Respiratory symptoms awareness campaign

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Be Clear on Cancer logo for lung cancer campaign

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Be Clear on Cancer ran 2 respiratory symptoms campaigns, one nationally from 14 July - 16 October 2016 and a second in England from 18 May – 31 August 2017, to raise awareness of the respiratory symptoms of a persistent cough and inappropriate breathlessness. It encouraged those with relevant symptoms to present to their GP, with the aim of diagnosing more cases of cancer, lung disease and heart disease earlier.

The decision to run campaigns focussing on respiratory symptoms was based on evidence from the evaluation of the previous lung cancer campaign and the pilot for inappropriate breathlessness (as a symptom of chronic obstructive pulmonary disease, heart disease and a range of other conditions).

A number of briefing sheets and campaign resources were created for the Respiratory Symptoms Awareness campaigns, including accessible versions. Below are a few examples:

The campaign was aimed at men and women aged 50 and over, as well as their key influencers, such as friends and family. People over 50 are most at risk of having an undiagnosed respiratory disease and make up 97% of lung cancer diagnoses.[1]

The key messages for the public were:

  • If you’ve had a cough for three weeks or more, it could be a sign of lung disease, including cancer. Finding it early makes it more treatable. So don’t ignore it, tell your doctor.
  • If you get out of breath doing things you used to be able to do, it could be a sign of lung or heart disease, or even cancer. Finding it early makes it more treatable. So don’t ignore it, tell your doctor.

References

  1. National Cancer Registration & Analysis Service (NCRAS) data based on 2010-2014 annual

More than 90% of patients with lung cancer are symptomatic at diagnosis, with cough being the most common presenting symptom [1]. Breathlessness is a common symptom of COPD, heart disease and a range of other conditions [2]. The campaign will combine lung cancer and breathlessness, with the aim of encouraging more people with these symptoms to visit their GP earlier. For all of these diseases, finding them sooner will make treating them successfully more likely, which helps to prolong survival.

References

  1. Source: Beckles M A et al; Initial Evaluation of the Patient with Lung Cancer; Chest.  2003; 123(1_suppl):97S-104S. doi:10.1378/chest.123.1_suppl.97S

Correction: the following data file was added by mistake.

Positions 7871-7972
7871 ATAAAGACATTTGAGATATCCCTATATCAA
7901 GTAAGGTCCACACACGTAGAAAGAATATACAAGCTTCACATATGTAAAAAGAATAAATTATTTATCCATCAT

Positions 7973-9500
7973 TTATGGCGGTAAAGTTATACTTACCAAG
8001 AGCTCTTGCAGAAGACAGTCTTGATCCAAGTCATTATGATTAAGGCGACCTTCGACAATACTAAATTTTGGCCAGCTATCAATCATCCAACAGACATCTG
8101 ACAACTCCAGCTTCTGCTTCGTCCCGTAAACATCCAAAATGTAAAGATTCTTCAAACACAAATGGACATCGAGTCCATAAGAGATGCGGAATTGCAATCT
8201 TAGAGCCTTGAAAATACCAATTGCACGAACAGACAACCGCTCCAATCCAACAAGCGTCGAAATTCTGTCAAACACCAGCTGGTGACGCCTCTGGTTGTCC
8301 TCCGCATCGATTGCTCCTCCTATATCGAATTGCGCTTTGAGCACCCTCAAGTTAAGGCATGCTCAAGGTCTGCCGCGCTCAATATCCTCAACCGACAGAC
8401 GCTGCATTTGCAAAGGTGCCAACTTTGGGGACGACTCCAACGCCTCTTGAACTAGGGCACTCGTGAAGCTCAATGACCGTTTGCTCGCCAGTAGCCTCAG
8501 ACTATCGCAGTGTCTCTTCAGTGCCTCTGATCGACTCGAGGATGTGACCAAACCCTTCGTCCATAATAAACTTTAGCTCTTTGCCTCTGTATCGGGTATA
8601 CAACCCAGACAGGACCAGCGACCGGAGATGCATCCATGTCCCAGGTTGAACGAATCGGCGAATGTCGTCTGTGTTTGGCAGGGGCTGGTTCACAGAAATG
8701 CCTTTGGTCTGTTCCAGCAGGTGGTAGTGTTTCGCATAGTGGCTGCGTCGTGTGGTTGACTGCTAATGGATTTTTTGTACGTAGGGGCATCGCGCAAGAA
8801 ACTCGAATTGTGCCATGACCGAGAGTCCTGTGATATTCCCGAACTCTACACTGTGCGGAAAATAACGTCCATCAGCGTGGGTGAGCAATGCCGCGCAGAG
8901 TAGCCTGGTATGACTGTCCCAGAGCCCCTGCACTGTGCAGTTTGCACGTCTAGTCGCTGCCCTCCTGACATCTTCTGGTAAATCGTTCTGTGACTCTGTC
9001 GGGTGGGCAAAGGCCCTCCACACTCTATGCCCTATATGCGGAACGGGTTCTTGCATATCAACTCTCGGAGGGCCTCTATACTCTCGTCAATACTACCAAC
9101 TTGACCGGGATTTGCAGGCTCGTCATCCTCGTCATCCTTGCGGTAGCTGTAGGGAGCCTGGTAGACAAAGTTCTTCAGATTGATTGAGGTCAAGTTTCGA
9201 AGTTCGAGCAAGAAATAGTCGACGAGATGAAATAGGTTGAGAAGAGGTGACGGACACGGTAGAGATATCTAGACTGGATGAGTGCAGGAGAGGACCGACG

2. http://www.nhs.uk/Conditions/shortness-of-breath/Pages/Introduction.aspx

Public Health England has run several Be Clear on Cancer campaigns since 2011. There have been a number of lung cancer campaigns, including local and regional pilots followed by three national campaigns. Results from these activities indicate that Be Clear on Cancer was changing levels of public awareness and behaviour. There are indications that clinical outcomes were improving too.

Findings from the campaign that ran in England showed:

 

  • Increases in unprompted awareness of cough as a symptom of lung cancer from 54% pre-campaign to 65% post campaign, with specific mention of persistent / prolonged cough increasing from 12% pre-campaign to 15% post-campaign[1]
  •  
  • An increase of 3.1 percentage points for the proportion of non-small cell lung cancers diagnosed at Stage I (14.1% to 17.3%). There was also a corresponding 3.5 percentage point decrease in the proportion of people diagnosed at Stage IV (52.5% to 49.0%)[2]
  • An increase of 2.3 percentage points (13.7% to 16.0%) for the proportion of patients receiving surgical resections as a first definitive treatment.[2]

References

  1. Be Clear on Cancer national lung  cancer awareness campaign evaluation – impact on patients attending GP  appointments. Produced by Mayden, February 2014 for NHS IQ
  2. National Lung Cancer Audit. Data provided by HSCIC

     

Results from the regional lung cancer campaign showed:

  • Pilot areas saw a statistically significant (30%) increase in GP referrals for suspected lung cancer during October – December 2011 when compared to the same period in the previous year
  • There was a statistically significant increase in the percentage of small cell lung cancers diagnosed as “limited” in October – December 2011 in the pilot trusts (25.9%) compared with the same period in the previous year (36.6%)
  • The percentage of late stage non-small cell lung cancers decreased significantly in Oct–Dec 2011 from the same period in the previous year in the pilot trusts, whilst no significant change was seen in control areas